Indoor climbing continues to gain popularity with sport and fitness enthusiasts. Some climb because they find the mind/body challenge therapeutic, some because it is good cross training for other athletic activities, while others do it just for fun. And then there are those for whom the sport is a "lifestyle." Ben Weaver falls into this category.
Weaver, 30, is the climbing wall manager and head of route setting at Brooklyn Boulders in Brooklyn, New York, the gym of choice for many top climbers in the area. A TRX enthusiast since 2008, Weaver knows firsthand the unique benefits the TRX offers to climbers, which is why he insisted the facility install a TRX when it opened last year.
“When you’re climbing, either outdoors or in, the focus is always climbing,” says Weaver. “You want your cross training to be efficient and effective so you can maximize your time pulling rocks. Having a cross training system like TRX that’s fun, fast and direct really increases the likelihood that you’ll make space in your schedule to do the balancing work you need to do to protect yourself from injury.”
And injuries are abundant in the sport: research shows overuse syndromes account for over 80% of injuries at indoor climbing facilities. Often, these injuries can be debilitating and slow to heal. In order to balance the specific muscle and tendon groups targeted by climbing (the “pull” muscles), it’s incumbent on climbers to spend some time working the upper body and core. Weaver and the climbers at Brooklyn Boulders use the TRX to warm up before every climb, moving through chest and oblique stretches and a full array of arm exercises for shoulders and elbows, biceps and triceps (see below).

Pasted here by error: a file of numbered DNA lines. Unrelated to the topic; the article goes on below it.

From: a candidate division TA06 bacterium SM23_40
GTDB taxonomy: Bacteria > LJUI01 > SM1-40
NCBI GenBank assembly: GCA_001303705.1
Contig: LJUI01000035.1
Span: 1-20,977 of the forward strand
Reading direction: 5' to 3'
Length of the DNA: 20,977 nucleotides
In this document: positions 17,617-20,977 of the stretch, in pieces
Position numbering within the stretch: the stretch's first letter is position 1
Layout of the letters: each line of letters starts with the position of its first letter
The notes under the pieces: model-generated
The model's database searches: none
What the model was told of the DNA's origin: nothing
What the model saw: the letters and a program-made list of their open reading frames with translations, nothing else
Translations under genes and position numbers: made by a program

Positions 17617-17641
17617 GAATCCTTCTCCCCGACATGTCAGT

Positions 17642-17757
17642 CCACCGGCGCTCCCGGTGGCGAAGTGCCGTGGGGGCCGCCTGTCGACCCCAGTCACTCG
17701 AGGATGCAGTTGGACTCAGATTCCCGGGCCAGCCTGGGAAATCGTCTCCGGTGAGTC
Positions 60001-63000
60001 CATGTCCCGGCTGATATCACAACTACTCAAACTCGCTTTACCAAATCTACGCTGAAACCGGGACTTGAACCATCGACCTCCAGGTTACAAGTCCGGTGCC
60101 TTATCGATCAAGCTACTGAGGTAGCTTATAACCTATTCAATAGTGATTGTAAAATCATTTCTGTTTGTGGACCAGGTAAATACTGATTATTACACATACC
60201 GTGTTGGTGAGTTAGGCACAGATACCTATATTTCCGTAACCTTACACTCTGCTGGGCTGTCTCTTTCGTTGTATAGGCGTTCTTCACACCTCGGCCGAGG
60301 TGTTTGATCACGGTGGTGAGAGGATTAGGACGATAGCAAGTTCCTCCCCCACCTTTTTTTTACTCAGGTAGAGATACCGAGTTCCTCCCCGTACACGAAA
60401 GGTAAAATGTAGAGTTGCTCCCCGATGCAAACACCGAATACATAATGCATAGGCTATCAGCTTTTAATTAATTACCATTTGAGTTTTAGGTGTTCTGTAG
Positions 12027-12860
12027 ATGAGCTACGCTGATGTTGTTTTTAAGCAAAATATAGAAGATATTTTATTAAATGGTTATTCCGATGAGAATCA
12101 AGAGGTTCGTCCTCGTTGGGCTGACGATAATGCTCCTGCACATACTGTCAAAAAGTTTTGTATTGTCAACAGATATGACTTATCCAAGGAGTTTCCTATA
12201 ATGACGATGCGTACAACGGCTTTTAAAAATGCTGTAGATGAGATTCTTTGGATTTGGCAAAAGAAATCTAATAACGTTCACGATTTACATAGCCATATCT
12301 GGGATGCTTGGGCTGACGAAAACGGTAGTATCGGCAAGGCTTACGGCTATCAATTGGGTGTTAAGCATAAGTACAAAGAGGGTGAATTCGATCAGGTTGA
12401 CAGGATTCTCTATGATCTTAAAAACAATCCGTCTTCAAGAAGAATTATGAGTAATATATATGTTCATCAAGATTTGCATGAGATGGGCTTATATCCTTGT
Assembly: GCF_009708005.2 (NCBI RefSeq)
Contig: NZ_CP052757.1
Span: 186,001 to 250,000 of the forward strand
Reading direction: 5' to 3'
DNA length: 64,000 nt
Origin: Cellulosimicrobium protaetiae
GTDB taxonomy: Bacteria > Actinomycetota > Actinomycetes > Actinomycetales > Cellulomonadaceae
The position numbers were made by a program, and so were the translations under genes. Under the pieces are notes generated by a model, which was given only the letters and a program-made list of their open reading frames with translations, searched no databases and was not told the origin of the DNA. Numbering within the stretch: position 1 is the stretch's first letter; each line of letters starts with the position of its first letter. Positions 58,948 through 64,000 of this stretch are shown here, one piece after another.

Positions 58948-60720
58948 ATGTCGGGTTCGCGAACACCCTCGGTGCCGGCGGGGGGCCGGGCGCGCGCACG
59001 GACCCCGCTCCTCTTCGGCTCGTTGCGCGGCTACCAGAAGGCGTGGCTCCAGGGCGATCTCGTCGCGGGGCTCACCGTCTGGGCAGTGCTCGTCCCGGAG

“Since I started using the TRX, my whole body is far more toned and integrated than when I used to work out at a standard city gym," says Weaver. "I also climb harder and have eased repeated stress injuries that were impeding my ability to push my climbing limits.”
Weaver's fellow climbers have been so impressed with the results of their regular TRX training, they recently added two more systems at Brooklyn Boulders. “The TRX is so fun and futz-free," says Weaver, "no weight plates, benches, machines, low space requirements. Plus, we can take the TRX with us on climbing trips and use it wherever in the wild we happen to be.”
When a new climber joins the gym and first approaches the TRX, Weaver has a few words of advice, “Start slow. Don’t try to be Randy or Fraser on the first workout; you’ll pay the price in screaming quads and hams. When you can, take a class with a TRX trainer. It will really open up your imagination in terms of ways you can exercise on a TRX.”
Below, check out Weaver’s typical pre-climb routine, designed to warm up all the upper body joints as well as your core and hip flexors.